Flintshire bucks the national trend for more burials

image source, Geograph/David Long
image captionGraveyards across Flintshire are running out of space

When it comes to a choice between cremation and burials - Flintshire is bucking the national trend.

While the rest of the UK favours cremation, 70% of residents in the north Wales county prefer to be buried.

However the result of that "unusual" trend is a growing pressure on the local authority to provide larger cemeteries.

Now Flintshire council has approved an £825,000 scheme to increase three graveyards to cope with demand.

Approximately 280 people are buried each year in Flintshire, despite the rising cost, with 120 opting for cremation.

However almost 60% of people in the rest of the UK prefer to be cremated.

"Flintshire has the direct opposite of the national trend, which is very unusual and I don't know why it's different," said council deputy leader Carolyn Thomas.

"Without action being taken to address the shortage of burial space, local residents will no longer be able to be laid to rest in a local cemetery with other family members and loved ones."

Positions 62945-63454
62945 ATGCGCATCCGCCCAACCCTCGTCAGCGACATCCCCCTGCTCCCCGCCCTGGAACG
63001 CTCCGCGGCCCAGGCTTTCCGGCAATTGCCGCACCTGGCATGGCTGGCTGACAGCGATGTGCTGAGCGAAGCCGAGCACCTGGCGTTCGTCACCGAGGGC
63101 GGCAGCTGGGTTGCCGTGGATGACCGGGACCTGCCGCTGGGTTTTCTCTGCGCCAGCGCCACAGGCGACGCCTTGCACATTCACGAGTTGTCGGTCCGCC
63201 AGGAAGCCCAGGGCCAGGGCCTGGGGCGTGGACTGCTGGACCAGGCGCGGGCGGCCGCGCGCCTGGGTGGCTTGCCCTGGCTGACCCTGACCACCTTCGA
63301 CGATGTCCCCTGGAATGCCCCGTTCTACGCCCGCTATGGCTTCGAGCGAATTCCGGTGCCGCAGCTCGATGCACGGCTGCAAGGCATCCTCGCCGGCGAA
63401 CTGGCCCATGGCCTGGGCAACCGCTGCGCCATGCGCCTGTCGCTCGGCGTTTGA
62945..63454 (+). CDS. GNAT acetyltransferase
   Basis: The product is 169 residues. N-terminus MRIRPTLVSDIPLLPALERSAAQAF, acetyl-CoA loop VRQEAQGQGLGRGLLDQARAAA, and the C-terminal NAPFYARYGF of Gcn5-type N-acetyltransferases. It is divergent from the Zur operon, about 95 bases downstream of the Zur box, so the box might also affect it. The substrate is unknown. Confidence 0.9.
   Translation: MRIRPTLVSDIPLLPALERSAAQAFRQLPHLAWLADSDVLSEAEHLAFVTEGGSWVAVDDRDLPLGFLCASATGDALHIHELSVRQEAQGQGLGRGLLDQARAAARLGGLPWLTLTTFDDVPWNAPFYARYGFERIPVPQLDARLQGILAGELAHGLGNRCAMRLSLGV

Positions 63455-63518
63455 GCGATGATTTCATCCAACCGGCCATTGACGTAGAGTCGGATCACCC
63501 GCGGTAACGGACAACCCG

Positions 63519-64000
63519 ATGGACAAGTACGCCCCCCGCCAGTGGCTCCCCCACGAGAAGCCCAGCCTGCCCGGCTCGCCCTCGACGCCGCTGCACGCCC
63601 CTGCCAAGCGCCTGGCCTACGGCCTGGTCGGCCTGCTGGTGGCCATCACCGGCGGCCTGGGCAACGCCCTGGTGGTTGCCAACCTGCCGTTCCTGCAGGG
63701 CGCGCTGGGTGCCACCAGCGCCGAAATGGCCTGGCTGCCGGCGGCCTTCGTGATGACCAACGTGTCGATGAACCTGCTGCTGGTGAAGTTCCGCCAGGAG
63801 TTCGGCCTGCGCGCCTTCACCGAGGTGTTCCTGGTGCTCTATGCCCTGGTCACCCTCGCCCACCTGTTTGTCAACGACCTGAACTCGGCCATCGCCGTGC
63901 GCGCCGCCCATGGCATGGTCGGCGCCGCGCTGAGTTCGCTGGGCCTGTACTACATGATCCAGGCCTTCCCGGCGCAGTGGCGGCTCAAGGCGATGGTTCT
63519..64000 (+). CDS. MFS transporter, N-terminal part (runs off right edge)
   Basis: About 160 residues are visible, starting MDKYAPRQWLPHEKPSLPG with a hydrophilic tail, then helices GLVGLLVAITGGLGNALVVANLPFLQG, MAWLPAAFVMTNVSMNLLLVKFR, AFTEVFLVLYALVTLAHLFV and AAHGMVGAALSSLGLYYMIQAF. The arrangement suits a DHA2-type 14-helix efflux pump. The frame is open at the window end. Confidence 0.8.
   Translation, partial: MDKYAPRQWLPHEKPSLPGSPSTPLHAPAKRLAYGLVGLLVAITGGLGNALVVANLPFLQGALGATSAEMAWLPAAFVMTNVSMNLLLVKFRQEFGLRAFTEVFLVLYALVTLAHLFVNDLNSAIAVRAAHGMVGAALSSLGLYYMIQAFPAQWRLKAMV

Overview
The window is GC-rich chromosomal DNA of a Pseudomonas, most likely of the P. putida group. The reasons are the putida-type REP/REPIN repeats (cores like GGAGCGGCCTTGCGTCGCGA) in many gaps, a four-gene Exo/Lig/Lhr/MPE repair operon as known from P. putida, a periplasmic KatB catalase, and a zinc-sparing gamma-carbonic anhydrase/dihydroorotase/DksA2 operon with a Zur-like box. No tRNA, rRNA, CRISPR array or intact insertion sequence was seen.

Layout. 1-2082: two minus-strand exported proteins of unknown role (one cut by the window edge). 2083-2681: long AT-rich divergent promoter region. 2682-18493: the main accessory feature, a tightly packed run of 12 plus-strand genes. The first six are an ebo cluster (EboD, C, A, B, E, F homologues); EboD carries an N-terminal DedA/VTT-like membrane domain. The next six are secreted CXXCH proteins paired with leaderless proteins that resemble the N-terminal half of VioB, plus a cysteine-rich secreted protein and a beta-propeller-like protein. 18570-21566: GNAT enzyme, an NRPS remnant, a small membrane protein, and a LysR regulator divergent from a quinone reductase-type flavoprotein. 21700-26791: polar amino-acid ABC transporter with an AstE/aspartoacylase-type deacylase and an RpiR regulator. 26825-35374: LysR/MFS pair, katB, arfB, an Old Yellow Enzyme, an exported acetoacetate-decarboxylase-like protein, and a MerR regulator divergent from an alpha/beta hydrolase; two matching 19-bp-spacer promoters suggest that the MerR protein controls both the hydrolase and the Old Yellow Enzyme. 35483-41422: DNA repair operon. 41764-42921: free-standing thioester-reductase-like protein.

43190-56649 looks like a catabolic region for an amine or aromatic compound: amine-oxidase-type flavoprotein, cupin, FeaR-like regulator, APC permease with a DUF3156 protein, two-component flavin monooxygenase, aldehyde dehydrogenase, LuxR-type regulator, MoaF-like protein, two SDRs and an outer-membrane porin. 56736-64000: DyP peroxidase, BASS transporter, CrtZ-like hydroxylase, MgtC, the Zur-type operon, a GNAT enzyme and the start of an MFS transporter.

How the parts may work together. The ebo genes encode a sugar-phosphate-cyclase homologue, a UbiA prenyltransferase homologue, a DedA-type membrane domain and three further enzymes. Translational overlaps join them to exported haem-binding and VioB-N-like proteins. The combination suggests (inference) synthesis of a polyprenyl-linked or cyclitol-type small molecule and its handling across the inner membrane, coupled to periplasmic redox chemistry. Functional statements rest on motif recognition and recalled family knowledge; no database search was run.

image source, Geograph/Jaggery
image captionFlintshire council has been forced to buy extra land to cope with the high funeral rate

Now the council has approved plans to approve buying land next to burial grounds in Hope and Hawarden, as well as looking to create more room in Buckley.

It said the cost of the schemes would be offset by the income generated in fees, according to the Local Democracy Reporting Service.

Why is Flintshire bucking the trend?

A senior council officer offered the cabinet, at a meeting on Tuesday, one possible reason.

"One reason suggested is that people want to belong in their community and leave their mark," said Steve Jones.

"Building a cemetery isn't a five-minute operation as there are environmental issues and discussions needed with neighbours.

"It shows a commitment to communities and connects the council to those communities."

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